More than anything else, this concluding half hour feels too rushed, the mixture of motives and gestures that made the pre-amputation parts so rich are absent here, and the plot seems to move mechanically toward its solution. The great pleasure in watching The Beguiled is in trying to figure out just what everybody wants, what they are admitting to themselves and to each other, what they are hiding, how much of what they want they’re going to manage to get, and how this weird interlude that has taken control of all their lives will be solved. This is the brilliance of the film, and at its best it is truly great filmmaking. But all of that comes to an end once the Corporal turns into a rage-fueled caricature, where the nuance and mystery and balance of competing emotions is turned into a clear and obvious need to get rid of him by any means.

Coppola’s The Beguiled is something along the lines of a feminist reclamation of the 1971 film of the same name, starring Clint Eastwood. Instead of basing the film around the male character, as the Eastwood The Beguiled does, in Coppola’s the women become the stars, and the world evoked is a feminine one, not a macho one. This is a fascinating idea, and one appreciates the many touches that turn this film from a male point of view into a female one, but ultimately the ending of Coppola’s The Beguiled feels too over-determined to leave a viewer with a lasting impression or a final conundrum to take with you out of the theater.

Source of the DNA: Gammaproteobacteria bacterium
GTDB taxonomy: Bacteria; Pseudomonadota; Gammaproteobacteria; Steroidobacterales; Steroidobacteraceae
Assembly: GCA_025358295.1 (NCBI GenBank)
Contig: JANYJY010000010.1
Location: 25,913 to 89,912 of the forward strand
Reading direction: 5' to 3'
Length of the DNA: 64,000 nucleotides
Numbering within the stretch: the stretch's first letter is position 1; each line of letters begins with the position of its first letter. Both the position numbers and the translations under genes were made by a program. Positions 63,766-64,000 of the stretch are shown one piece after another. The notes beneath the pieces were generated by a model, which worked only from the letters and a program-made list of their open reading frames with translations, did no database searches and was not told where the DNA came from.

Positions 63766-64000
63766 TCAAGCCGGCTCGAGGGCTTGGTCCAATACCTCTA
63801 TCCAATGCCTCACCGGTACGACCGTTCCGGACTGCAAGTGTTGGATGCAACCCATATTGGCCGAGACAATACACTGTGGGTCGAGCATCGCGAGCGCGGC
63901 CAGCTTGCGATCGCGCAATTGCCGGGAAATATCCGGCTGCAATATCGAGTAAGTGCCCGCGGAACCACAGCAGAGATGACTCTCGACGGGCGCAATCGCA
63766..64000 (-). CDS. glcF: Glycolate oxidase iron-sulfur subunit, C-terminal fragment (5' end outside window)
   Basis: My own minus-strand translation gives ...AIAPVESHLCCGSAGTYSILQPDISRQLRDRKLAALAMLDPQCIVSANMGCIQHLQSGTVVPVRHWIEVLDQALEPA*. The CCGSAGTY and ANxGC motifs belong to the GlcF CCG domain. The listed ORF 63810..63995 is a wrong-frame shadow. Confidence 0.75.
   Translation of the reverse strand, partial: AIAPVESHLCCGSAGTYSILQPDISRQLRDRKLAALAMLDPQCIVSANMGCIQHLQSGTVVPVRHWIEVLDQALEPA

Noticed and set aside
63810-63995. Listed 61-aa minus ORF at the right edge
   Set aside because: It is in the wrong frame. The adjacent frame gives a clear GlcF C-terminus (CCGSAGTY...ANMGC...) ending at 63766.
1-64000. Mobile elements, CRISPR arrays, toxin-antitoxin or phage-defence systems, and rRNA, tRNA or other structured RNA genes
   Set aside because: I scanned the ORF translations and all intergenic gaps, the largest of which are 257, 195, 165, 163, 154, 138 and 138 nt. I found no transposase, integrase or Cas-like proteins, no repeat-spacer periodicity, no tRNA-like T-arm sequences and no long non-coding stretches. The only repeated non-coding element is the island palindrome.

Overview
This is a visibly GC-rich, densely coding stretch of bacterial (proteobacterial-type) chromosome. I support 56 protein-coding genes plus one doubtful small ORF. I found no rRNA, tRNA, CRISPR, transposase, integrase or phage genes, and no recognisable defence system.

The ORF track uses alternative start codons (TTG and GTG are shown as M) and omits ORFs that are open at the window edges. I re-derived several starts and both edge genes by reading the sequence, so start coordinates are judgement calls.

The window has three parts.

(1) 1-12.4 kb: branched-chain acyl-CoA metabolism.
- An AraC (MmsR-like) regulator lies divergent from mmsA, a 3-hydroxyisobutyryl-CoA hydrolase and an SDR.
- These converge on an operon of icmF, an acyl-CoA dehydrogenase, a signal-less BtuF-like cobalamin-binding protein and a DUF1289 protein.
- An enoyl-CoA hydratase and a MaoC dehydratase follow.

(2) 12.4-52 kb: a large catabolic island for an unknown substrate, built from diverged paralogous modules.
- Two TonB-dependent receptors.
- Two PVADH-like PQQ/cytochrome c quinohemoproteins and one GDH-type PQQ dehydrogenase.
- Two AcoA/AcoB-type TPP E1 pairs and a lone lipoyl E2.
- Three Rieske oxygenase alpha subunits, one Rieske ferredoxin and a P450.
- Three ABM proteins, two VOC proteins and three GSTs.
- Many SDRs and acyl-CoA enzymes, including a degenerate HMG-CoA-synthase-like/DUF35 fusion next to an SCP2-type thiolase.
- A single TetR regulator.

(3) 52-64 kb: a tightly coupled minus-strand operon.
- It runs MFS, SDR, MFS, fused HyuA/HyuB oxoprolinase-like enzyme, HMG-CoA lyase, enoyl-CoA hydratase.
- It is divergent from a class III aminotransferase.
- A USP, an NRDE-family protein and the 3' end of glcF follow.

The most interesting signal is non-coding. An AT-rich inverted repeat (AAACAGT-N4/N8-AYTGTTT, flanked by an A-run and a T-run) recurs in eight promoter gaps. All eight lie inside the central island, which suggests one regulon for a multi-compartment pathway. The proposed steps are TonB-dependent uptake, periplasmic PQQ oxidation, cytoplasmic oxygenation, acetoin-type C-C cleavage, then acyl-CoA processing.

During my viewing of The Beguiled, the film often reminded me of a couple of movies that left this one weak by comparison. The first is Kelly Reichardt’s Meek’s Cutoff, about a pre–Civil War band of naive settlers who are somewhat captive to their macho leader, Meek. As with Coppola’s film, this is something along the lines of a feminist reclamation of a Western macho narrative—the world of women definitely dominates Reichardt’s film, and there is a strong female character who comes to define its plot. But, notably, Reichardt goes much further, engaging the historical narratives that surround Meek’s Cutoff to a much greater degree, and never letting the film resolve into a clear sense of right and wrong.

The Beguiled also made me think of Robert Altman’s 3 Women, a film very much about feminine identity and solidarity, and one whose three principle female characters are set against a male interloper. As with Coppola, Altman very creatively uses the landscape in 3 Women to open up the characters and their traits, and he is also able to open up the female world to the eyes of the viewer. Where Altman overcomes Coppola is in the ending, which opens up the film’s possibilities instead of concluding them, never reverting to type or convention.

On the whole I would probably recommend The Beguiled. There is very much to like and discuss about it, and the visible texture of the film is magnificent. I only wish that Coppola had let her film find the ending that it wanted, instead of assigning it a conclusion that follows typical Hollywood convention.

Quarterly Conversation Issue 48

Features